Family Immigration Attorney in Georgia
Most foreign nationals gain permanent residence or citizenship in the United States through family-based immigration. It allows family members to reunite and live together in the country. However, family immigration in the United States can be a lengthy and complicated process. The U.S. immigration laws are extremely challenging to navigate. Working with a skilled Georgia immigration lawyer is strongly advised to help you understand the family immigration laws and processes.
At the Law Office of Jeffrey B. Kelly, we have extensive knowledge and experience in the U.S immigration process. Our dedicated legal team works diligently to give you the best results in your case. We will help you meet all eligibility requirements for family-based immigration classifications, ensure the completeness of your documents, and maximize your chances of a positive resolution to the immigration process.
Contact us now and schedule an initial consultation.
What is Family-Based Immigration?
Family-based immigration is the most common way for a non-citizen or a foreign national to become a permanent resident in the United States. It is considered the primary basis for legal immigration to the U.S. The Immigration and Nationality Act (INA) permits the family members of U.S. citizens and lawful permanent residents (LPRs or green card holders) to enter the country and pursue lawful permanent residency or U.S. citizenship.
The immigration process varies depending on the relationship of the family member and whether the petitioning relative is a United States citizen or a Lawful Permanent Resident. A knowledgeable Georgia family immigration attorney can give legal advice and guide you through the complex visa application and family-based immigration process.
Who is Eligible for a Family Visa?
The United States Citizenship and Immigration Services (USCIS) has two groups of family-based immigrant visa categories. Family-based immigrants are admitted either as immediate relatives of U.S. citizens or through the family preference system.
Both types have their requirements, but in all cases, the immigrant must be sponsored by a U.S. citizen or lawful permanent resident who’s over the age of 21. To increase the chances of getting an approved petition, it is crucial to meet deadlines and comply with all the requirements. The best way to determine your eligibility for a family visa is to work with a credible Georgia family immigration lawyer.
Immediate Relative Visa
If you are a U.S. citizen, you can file petitions for your immediate relatives including spouses, children, parents, and siblings. On the other hand, lawful permanent residents are only allowed to file petitions for spouses and unmarried children. If a lawful permanent resident becomes a naturalized U.S. citizen, he or she may then petition the government on behalf of parents and siblings, as well.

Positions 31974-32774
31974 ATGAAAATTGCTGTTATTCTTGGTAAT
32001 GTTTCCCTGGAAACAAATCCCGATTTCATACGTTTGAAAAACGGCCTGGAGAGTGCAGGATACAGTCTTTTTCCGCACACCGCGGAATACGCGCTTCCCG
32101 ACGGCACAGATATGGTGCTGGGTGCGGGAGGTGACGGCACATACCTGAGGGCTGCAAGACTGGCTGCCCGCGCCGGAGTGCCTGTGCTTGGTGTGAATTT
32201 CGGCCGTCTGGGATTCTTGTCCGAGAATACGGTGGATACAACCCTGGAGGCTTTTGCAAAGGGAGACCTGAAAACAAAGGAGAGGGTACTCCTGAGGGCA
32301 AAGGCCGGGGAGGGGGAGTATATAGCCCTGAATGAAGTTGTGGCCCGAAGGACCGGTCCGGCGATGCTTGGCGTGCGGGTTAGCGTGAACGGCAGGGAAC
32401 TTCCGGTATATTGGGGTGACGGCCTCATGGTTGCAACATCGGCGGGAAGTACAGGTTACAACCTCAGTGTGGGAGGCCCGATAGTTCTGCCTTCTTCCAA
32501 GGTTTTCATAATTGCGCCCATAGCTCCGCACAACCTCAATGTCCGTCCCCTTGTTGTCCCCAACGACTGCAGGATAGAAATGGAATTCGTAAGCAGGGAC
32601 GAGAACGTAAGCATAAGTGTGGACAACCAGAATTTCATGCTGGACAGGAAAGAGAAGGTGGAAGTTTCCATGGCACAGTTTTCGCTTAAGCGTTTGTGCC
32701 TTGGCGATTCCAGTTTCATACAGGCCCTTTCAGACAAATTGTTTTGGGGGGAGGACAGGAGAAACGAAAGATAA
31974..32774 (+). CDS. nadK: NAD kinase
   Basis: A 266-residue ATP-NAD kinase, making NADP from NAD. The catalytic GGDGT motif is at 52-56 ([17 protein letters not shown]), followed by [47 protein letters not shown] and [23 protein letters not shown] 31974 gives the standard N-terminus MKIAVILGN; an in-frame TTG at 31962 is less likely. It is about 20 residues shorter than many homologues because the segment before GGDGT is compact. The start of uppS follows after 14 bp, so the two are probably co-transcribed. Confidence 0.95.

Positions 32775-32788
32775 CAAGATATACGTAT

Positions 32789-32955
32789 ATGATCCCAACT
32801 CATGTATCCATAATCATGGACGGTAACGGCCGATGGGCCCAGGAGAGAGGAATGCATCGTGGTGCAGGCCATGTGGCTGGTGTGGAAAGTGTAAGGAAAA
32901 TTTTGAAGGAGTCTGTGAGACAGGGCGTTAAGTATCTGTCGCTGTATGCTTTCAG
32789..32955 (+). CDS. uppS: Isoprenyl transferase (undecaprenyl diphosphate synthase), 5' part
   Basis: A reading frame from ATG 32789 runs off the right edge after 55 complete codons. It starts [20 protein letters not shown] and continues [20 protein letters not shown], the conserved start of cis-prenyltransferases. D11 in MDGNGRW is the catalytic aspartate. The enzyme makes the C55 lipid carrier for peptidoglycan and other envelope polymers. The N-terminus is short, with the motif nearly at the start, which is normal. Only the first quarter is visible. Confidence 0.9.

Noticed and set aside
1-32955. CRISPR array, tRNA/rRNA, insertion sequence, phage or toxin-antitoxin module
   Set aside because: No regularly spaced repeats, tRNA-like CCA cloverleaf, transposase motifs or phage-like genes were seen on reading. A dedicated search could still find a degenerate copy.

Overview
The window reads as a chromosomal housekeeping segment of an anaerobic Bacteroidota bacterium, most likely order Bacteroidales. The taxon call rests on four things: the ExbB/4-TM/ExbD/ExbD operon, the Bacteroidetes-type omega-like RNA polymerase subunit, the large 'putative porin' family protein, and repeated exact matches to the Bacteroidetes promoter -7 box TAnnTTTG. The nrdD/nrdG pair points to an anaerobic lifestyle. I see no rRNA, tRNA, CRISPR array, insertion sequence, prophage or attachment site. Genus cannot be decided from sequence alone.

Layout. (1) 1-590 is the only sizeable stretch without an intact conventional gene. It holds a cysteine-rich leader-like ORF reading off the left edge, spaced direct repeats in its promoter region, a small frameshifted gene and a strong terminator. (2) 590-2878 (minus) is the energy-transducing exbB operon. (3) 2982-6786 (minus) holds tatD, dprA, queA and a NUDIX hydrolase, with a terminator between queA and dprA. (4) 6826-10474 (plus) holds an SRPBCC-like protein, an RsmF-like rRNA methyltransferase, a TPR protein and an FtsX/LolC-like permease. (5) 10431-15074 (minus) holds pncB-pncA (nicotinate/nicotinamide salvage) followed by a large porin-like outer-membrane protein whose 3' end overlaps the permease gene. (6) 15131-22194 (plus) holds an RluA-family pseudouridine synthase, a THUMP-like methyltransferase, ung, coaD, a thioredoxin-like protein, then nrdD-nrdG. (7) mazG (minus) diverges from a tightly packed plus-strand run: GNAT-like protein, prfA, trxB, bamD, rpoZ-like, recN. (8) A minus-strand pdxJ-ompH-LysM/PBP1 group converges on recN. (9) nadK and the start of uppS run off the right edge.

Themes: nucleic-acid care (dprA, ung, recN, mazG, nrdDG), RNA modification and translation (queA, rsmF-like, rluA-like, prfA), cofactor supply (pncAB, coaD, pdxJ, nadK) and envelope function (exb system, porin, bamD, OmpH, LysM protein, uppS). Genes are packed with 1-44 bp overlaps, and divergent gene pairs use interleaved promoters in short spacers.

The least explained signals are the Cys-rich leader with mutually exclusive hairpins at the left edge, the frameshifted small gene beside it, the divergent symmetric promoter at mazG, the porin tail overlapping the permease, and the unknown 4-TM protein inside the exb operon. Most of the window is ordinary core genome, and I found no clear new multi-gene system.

The number of visas available in this category is not limited to each fiscal year. It means that there is no per-country quota on the allocation of these visas. This category is reserved for the “immediate relatives” of U.S. citizens, defined as:
- Spouses of U.S. citizens
- Unmarried children of U.S. citizens (under 21 years old)
- Parents of U.S. citizens who are at least 21 years old
- Orphans to be adopted in the U.S. by U.S. citizens
- Orphans adopted abroad
Family Preference Visa
A family preference visa is designed for more distant family relationships with a U.S. citizen and some specified relationships with a Lawful Permanent Resident (LPR). The number of visas available in this category is limited each fiscal year. The government puts a cap on the number it will issue. This means that per-country quotas apply along with how many are allocated yearly for that specific visa category.
Other family relationships are eligible for sponsorship under the following preference categories, which are subject to annual quotas:
- First preference/FB1 — Unmarried adult children (over age 21) of U.S. citizens
- Second preference/FB2A — Spouses and unmarried minor sons and daughters of those with legal permanent resident (LPR) status
- Third preference/FB2B — Unmarried adult sons and daughters of those with LPR